Road Tripping New Zealand – How to beach a Motorhome

Here’s an idea for a new reality show. Stop me if it’s already been done.

Get a family of, say, 5 people. Different ages, but make sure there’s teenagers involved. Put them in a camper-van and tell them to drive across a country. Video it.

That stuff is psychological dynamite. Guantanamo has nothing on torture like that. It will rate the hell out of KUWTK (whatever that is). There’s thesis by the dozen in it too – just make sure I’m credited.

I’m not mentally equipped at this point to embark on that story. I still have ten sessions with the therapist. However, I can relate one event without curling into the foetal position.

On these trips, I’m usually the driver. Not always, but usually. There is definitely a different mindset between myself and my wife. I haven’t yet figured out whether it’s a male/female thing, or a passenger/driver thing.

The difference is that once I have a destination in mind, I want to get there, quickly as possible, no stops, hold your bladder.

On the other hand, there is a much more relaxed attitude from the passenger. Stop here. Look at that. I’m hungry. I need to vomit.

One such event occurred on a recent trip in New Zealand. As a country, it always reminds me of your bimbo cousin – gloriously beautiful but slightly dim-witted. (As an aside – I don’t actually have a cousin that fits this description – please stop the litigation). We were on our way from Lake Taupo (yes, do visit, the stars are incredible) to Mt Cook.

We were driving an oversized motorhome. It was a tired old grandma of a thing, broad about the beam and with the wheelbase of a panzer tank, without the agility. It was just hanging in there for one final tour of duty, I believe, before the pension kicked in.

The road to Mount Cook was gorgeous. We marvelled at the beautiful countryside, the mountains reared up before us, the road ran along the banks of a bottle-blue lake. I had been driving for 5 hours or so, and fatigue was setting in. I wanted to get to my destination – having been there a decade previously I knew a fireplace and a well-stocked bar beckoned.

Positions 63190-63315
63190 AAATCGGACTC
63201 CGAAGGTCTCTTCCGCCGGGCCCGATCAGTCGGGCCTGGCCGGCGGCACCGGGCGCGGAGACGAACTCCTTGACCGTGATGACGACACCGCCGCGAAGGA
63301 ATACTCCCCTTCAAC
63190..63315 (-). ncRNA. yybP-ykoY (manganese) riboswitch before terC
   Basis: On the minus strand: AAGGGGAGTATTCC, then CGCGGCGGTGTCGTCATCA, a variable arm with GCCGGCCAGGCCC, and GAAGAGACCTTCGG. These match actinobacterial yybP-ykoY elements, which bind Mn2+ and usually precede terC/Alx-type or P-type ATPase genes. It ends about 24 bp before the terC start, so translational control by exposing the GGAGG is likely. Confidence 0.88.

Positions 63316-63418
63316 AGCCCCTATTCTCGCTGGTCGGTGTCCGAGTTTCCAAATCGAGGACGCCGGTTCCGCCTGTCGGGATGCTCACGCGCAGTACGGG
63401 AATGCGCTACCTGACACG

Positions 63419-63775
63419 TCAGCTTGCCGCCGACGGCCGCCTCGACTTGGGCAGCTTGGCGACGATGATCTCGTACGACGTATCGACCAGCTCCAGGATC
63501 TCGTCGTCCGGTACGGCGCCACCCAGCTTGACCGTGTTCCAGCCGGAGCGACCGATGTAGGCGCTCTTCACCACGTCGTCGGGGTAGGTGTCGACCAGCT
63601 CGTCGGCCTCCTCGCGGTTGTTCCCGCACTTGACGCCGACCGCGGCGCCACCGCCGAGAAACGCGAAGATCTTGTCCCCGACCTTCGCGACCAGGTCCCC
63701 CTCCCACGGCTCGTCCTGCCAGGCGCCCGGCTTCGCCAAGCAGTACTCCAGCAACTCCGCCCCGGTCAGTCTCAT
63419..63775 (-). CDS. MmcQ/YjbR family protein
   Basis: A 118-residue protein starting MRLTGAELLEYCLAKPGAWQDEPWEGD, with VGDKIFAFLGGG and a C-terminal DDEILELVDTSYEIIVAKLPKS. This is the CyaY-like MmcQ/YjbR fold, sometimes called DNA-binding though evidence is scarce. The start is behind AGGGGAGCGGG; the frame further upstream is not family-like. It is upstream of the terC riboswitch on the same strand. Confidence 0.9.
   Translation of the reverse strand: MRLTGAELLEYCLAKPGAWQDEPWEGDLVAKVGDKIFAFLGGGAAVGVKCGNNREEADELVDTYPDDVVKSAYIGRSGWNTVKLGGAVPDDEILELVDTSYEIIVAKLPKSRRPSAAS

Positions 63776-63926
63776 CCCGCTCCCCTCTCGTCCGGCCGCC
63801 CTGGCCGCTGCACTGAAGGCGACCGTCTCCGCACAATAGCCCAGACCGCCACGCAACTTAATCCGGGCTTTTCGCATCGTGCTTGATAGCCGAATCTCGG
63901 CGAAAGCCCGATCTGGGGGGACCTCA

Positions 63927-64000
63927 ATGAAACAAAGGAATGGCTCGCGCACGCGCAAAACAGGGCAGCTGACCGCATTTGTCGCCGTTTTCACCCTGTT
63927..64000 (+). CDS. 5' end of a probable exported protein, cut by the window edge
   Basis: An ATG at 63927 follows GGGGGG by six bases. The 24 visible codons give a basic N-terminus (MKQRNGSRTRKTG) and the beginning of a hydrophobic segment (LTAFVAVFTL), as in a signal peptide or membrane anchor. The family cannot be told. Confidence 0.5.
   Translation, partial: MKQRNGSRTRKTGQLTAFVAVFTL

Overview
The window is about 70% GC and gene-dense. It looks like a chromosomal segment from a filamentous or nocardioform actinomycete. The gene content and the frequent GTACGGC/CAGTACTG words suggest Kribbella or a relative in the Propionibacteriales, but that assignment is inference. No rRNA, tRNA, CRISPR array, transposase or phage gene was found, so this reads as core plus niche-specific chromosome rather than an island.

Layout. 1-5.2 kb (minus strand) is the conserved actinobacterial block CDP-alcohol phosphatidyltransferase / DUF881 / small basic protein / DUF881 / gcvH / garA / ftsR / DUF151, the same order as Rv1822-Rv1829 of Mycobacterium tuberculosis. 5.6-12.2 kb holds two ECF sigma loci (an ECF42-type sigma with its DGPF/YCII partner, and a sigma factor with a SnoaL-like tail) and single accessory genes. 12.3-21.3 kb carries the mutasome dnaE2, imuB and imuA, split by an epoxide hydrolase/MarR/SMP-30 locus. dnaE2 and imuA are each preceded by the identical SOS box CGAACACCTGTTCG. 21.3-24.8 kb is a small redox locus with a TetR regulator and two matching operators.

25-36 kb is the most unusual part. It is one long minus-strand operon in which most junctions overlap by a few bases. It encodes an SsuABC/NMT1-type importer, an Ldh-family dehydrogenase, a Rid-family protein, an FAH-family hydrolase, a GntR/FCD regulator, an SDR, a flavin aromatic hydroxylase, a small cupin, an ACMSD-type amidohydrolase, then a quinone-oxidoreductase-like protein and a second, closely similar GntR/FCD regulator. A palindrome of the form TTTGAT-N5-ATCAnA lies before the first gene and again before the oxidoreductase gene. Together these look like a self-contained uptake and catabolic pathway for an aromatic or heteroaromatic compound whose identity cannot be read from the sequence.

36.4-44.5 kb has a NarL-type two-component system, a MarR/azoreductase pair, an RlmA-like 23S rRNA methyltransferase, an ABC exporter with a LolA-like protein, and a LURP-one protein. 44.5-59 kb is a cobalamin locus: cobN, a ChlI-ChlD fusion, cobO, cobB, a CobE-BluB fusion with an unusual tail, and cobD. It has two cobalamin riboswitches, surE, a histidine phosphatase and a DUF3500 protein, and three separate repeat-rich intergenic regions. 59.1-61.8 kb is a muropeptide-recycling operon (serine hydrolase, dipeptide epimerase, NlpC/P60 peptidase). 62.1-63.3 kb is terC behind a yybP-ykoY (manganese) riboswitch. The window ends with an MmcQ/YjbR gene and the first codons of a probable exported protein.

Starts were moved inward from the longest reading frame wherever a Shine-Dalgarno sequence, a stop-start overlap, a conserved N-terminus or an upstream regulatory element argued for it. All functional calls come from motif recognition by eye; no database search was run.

My wife had other ideas. She wanted to stop and take photographs. Maybe stretch the legs. Breathe some non-foetid air – the current batch had been recycled through three teenagers and their socks, and hence was probably not an unreasonable request.


But I really wanted that drink. I tried to distract her, saying that there would be plenty of scenic vistas at the destination, and besides, there was very little room on the side of the road to pull up this lumbering behemoth. However, her sentences shortened and her lips began to purse. I knew that the continued happiness of the journey (such as it was) depended on my compliance.

Up ahead I noticed a large open patch of gravel off to the right, big enough for a u-turn once the photography was done. There was no traffic on the road in either direction, and I judged that I could make a safe, slow turn into the area without difficulty. I executed the manoeuvre and parked the machine.

The wife jumped out with the camera and snapped off a dozen or so quick shots, while the children bitched about the lack of wi-fi and/or the proximity of each other’s feet. I took the opportunity to get outside some crisp clean air and stretched my legs. I had to admit: the scenery was spectacular – sheer, snow covered peaks, jagged and impenetrable.

After ten minutes, we were ready to get underway for the final push. By my reckoning, we were only about 30 minutes from liquid refreshment. I coaxed the ancient contraption into life. As planned, I drove the vehicle into the clearing with a view to performing a U-turn.

The space was wide and flat, covered in gravel, and plenty big enough for the job. The only blemish was a slight divot, containing, curiously, a few boulders in its base. If I had better powers of observation and deduction, it might have given me pause.

I blithely commenced the manoeuvre, bumping down into this small incline. All of a sudden, the vehicle let out a grinding groan like a quarry rock-fall and halted. Naturally, I thought that I had struck something, but I was at a loss to think what it was. The area had been clear.

We got out and inspected. The issue appeared to be the aforementioned apparently insignificant dip. The wheel base of the truck was so long that the back wheels were no longer touching the ground, and it was resting on the front wheels and rear bumper.

We were beached, rendered immobile, possibly permanently, miles from a major city, and, apparently, phone reception. The bar receded into the distance like my hairline.


(Next Week – The Conclusion – Road Workers – Police – I fear for my deposit)

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